1 Difficulty level
Ship speed fixed
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Developed by Nintendo
Published by Nintendo in 1993
At the height of the 16-bit video game wars, both Sega and Nintendo were at full throttle trying to cater to each company’s avid fanbase. With an enhancer chip that allowed the processing of incredible polygonal graphics, Star Fox certainly left its mark in video game history as one of the most impressive punches thrown by Nintendo against the competition. And as a Segaphile myself I was forced to temporarily throw in the towel in order to (happily) enjoy this amazing rail shooter. Later on Sega would bounce back with their own enhancer chip, which produced an equally impressive experience albeit in a different genre with Virtua Racing.
That said, to this day I believe Star Fox (released in Europe as Star Wing) is one of the most immersive video games I’ve ever had the pleasure to play. All rail shooters share immersion as a functional trait, but here it reaches a point where graphics, gameplay and music unite in order to create something unique. The only aspect that might look dated today is also what gives the game its undeniable charm: the blocky geometry of obstacles and the aspect of folded paper with which ships and enemies are rendered. The action is intense and supported by a gallery of anthropomorphic characters that interact a lot throughout the journey, in another story of good against evil that can be played across three different paths.
Players take the role of Fox McCloud, the captain of the Star Fox team. Aided by Falco, Peppy and Slippy (an avian creature, a rabbit and a toad, respectively), Fox departs from planet Corneria with the mission to stop an evil villain called Andross in the distant planet Venom. Brief cinematics precede, take over at specific points and give closure to their quest, with lots of style and an awesome sense of scope.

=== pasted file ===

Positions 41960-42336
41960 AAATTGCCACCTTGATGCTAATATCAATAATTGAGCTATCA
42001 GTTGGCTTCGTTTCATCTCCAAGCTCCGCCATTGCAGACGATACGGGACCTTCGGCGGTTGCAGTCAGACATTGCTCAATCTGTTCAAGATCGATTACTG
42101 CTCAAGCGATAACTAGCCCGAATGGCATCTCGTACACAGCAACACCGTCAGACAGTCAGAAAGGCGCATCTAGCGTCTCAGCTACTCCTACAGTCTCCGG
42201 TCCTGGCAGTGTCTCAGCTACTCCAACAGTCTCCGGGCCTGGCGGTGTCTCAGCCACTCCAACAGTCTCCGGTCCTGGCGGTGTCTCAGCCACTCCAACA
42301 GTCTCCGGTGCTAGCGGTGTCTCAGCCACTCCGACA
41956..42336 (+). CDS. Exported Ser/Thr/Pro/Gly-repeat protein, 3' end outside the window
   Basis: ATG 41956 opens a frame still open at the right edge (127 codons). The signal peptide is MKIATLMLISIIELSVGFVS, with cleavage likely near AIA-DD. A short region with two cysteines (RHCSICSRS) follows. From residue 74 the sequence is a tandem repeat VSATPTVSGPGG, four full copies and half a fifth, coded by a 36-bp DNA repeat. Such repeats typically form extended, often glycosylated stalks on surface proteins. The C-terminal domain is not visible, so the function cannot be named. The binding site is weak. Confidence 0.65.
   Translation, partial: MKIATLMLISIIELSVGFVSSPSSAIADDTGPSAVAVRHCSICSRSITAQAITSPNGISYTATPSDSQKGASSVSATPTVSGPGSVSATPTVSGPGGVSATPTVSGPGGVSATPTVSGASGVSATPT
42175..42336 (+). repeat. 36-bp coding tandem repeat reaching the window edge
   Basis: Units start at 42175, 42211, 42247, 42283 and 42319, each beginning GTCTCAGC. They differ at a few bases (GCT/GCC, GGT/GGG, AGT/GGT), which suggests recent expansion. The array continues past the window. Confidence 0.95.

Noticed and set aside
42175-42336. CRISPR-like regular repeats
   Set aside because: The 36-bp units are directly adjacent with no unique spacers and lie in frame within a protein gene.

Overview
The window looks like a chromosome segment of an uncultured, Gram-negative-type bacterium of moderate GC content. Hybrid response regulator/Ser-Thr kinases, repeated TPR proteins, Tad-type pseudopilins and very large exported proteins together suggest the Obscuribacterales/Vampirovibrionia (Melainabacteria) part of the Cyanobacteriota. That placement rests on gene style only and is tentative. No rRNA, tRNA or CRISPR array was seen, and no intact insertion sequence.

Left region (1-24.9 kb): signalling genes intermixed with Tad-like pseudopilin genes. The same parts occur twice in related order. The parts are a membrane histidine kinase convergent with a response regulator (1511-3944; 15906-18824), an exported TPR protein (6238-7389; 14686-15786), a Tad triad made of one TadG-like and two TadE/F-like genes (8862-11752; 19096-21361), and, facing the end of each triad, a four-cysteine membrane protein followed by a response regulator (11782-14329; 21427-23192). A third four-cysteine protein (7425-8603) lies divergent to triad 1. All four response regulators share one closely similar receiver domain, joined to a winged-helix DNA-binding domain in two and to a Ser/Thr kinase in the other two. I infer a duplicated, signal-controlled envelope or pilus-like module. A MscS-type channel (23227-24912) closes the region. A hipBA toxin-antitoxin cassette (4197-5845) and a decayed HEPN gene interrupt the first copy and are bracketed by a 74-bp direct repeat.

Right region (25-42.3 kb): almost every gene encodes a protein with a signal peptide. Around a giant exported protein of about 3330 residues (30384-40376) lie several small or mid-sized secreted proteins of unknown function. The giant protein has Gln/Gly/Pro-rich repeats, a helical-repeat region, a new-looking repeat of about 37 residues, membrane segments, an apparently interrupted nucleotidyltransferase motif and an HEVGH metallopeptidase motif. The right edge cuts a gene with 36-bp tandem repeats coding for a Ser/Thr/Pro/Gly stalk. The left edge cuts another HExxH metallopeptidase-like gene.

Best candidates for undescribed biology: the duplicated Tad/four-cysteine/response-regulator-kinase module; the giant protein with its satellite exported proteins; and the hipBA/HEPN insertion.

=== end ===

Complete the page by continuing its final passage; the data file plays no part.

Level 1, the adventure starts in planet Corneria
(courtesy of YouTube user Espaciodejuegos)
(courtesy of YouTube user Espaciodejuegos)
When you press start you need to select your control scheme out of 4 options, as well as decide if you want to go straight to the game itself or if you want to play a training course that teaches you how to control the ship (it's always good to practice a little in order to get the hang of how things work when starting out). I've always felt more comfortable with the type A configuration, which works with reverse verticals and has the following inputs: Y = shot, A = bomb, X = brief boost, B = brief brake/deceleration (check the lower right gauge for boost/brake intensity), L/R = tilt left/right (tap quickly to perform barrel rolls). I think this setup is very intuitive and makes great use of the SNES controller.
In Star Fox there are no extra difficulty settings, instead we must decide on which route to play the game. All three start and end on the same planets, occasionally sharing enemies and environments while providing distinct challenges. Level 1 is the easiest and Level 3 is the hardest and longest course with one more stage than the others. All stages share the same structure, with a boss waiting at the end and the possibility to shift between three viewpoints with the SELECT button: standard, approach and cockpit. When in approach the ship is viewed at a closer rear view, whereas cockpit puts you inside it but is only available during outer space levels. Frankly I never use the cockpit view because I like to see my vessel from afar in true rail shooter fashion.
Each life gives the player a shield bar that allows the ship to withstand damage from collisions and enemy bullets, with death only happening when this bar is depleted. The most common pick-up in the item gallery is a revolving ring that refills part of your energy and is often released by killing specific foes. A stationary blue ring not only refills more energy, but also serves as a checkpoint. Then there are the blaster upgrades (first one gives you double shot, second one turns it into a plasma double shot), a shield (three basic hits or less, depending on the density of the obstacle you crush into), extra bombs and extra ship (to get it you need to shoot all three corners of the triangle, which starts to spin once the first one is hit). Bomb usage requires aiming, that's why a bomb that's dropped while the ship is pointing up will be practically wasted. The maximum amount of bombs you can carry at any time is five. If one of the ship's wings gets damaged you'll lose it, and the only way to repair it without losing a life is by collecting a blaster upgrade.